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Brazil’s Lula seeks spending waiver for rain-ravaged southern state where 85 have died

Canoas, Brazil

Brazilian President Luiz Inacio Lula da Silva asked Congress on Monday to recognise a state of public calamity for the heavy rains that have killed at least 85 people in the country’s southernmost state of Rio Grande do Sul.

More than 130 people are still missing after flooding that has affected more than two-thirds of the nearly 500 cities in the state, leaving about 150,000 people displaced, the state civil defence authority said.

A drone view shows boats with volunteers searching for people isolated at houses, at the flooded neighbourhood of Mathias Velho in Canoas, at the Rio Grande do Sul state, Brazil, on 5th May, 2024. PICTURE: Reuters/Amanda Perobelli

Floods have destroyed roads and bridges in several cities triggering landslides and leaving a path of destruction.

Lula’s measure asks Congress to declare a public calamity in the state, which would authorise extra government spending with no need to comply with a spending cap stipulated by fiscal rules approved last year.

Expenses and tax waivers related to the state’s recovery will also not be counted in the government’s fiscal result under the measure.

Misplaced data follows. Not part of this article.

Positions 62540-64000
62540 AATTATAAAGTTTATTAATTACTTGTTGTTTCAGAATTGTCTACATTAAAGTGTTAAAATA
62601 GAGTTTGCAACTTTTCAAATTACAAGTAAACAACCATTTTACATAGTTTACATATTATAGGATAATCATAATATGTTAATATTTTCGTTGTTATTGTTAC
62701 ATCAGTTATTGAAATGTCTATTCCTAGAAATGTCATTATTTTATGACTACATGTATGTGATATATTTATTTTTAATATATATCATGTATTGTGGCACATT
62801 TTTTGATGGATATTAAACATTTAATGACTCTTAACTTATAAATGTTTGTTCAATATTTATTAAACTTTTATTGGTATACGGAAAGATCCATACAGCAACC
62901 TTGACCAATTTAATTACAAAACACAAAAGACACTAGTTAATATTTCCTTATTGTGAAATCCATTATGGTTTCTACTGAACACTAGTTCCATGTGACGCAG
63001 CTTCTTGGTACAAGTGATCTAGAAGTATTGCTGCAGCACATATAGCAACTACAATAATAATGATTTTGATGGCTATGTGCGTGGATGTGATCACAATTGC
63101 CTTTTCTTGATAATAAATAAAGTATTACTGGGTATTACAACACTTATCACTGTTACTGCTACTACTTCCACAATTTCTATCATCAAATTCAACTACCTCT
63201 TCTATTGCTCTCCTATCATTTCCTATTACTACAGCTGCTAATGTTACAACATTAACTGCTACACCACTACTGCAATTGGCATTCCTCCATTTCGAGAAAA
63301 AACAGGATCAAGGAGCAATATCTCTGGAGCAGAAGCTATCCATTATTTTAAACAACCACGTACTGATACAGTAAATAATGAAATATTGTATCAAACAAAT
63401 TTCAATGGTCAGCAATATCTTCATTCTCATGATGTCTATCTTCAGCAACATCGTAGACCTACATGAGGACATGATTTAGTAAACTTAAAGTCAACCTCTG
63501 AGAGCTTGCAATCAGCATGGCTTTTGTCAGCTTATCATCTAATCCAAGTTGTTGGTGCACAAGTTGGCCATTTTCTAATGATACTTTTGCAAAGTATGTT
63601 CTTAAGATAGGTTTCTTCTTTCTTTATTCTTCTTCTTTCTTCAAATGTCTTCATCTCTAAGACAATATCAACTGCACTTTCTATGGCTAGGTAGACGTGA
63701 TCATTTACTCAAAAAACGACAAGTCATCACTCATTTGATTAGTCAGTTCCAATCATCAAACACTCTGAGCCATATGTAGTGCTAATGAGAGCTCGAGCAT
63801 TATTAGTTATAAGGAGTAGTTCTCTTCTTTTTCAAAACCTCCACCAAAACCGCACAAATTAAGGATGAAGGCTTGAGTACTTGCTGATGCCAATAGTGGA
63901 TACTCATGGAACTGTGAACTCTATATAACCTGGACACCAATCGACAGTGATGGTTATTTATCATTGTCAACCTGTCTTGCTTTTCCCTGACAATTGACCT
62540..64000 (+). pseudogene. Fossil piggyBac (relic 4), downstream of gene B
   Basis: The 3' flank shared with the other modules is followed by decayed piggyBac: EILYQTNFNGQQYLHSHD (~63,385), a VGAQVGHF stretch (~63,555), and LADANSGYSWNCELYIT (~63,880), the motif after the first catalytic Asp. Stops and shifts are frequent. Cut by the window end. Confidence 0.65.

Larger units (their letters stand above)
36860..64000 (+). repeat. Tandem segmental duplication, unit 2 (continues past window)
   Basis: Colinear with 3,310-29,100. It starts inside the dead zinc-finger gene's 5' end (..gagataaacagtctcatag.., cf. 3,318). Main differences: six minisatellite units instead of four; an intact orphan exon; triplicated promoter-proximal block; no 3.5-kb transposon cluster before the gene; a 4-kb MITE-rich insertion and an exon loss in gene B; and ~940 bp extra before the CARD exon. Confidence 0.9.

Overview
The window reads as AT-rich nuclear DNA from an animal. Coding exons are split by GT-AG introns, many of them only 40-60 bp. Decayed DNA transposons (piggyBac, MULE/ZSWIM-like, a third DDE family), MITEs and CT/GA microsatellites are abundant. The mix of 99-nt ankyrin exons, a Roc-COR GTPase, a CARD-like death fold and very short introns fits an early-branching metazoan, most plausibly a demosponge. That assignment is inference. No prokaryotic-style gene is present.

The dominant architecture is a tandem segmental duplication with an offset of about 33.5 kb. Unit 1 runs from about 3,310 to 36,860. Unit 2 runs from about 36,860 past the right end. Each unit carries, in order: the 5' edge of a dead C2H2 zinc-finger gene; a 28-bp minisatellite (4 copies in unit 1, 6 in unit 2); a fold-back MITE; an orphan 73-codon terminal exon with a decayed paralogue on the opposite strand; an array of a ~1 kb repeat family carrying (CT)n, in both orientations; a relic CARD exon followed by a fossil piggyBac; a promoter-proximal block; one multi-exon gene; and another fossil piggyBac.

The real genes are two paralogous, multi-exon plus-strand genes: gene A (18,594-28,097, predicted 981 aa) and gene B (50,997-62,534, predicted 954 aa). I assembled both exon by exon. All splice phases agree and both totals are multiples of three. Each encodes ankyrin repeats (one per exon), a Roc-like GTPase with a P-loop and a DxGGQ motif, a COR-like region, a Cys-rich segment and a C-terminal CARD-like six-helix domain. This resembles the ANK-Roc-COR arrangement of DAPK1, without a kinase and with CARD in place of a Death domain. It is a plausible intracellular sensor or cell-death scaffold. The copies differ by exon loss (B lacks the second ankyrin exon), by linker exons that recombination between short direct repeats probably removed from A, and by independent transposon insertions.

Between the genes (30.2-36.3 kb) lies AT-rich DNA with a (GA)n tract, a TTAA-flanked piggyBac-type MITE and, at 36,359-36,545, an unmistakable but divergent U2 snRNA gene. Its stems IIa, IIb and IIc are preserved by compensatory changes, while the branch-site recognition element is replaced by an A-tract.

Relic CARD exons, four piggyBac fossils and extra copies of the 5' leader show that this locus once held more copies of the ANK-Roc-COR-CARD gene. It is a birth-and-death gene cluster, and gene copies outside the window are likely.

“We don’t have an estimate yet of what will be necessary,” said Planning Minister Simone Tebet.

“Only when the water recedes will we see the immense extent of the damage in the state…,” she added.

Flavio Rosa, 72, from the small city of Canoas says it is the first time he has seen destruction of this scale in Rio Grande do Sul caused by the rains, which are a common annual occurrence in this part of Brazil.

“I’ve seen other floods, but nothing like this,” Rosa said.

Weather conditions improved on Monday, but showers are expected to return at lower volumes this week and could pick up again between May 10 and 15, according to local weather forecaster MetSul Meteorologia.

“The hydrological and meteorological scenarios are not at all favorable in the short and medium term,” it said. “Despite improvements in parts of the state, some areas will remain under severe conditions for a very long time.”

People line up for water and food donation in Roca Sales in Rio Grande do Sul, Brazil, on 6th May, 2024. PICTURE: Reuters/Diego Vara

Rio Grande do Sul Governor Eduardo Leite has emphasised that the death toll could still substantially increase as rescue workers gain access to more regions.

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Businesses have been severely hit, with meatpacker lobby ABPA saying 10 pork or poultry plants were fully or partially halted.

Oil regulator ANP temporarily lowered mandates for the blend of biofuels into gasoline and diesel in the state as local ethanol and biodiesel supply was affected. Petrobras’ Canoas refinery was still supplying fossil fuel, it said.

State capital Porto Alegre’s Salgado Filho International Airport, one of Brazil’s busiest, had its operations suspended indefinitely, operator Fraport said.

Railway operator Rumo said train circulation in the state was partially interrupted due to the extreme weather and damage to assets is “still being duly measured.”


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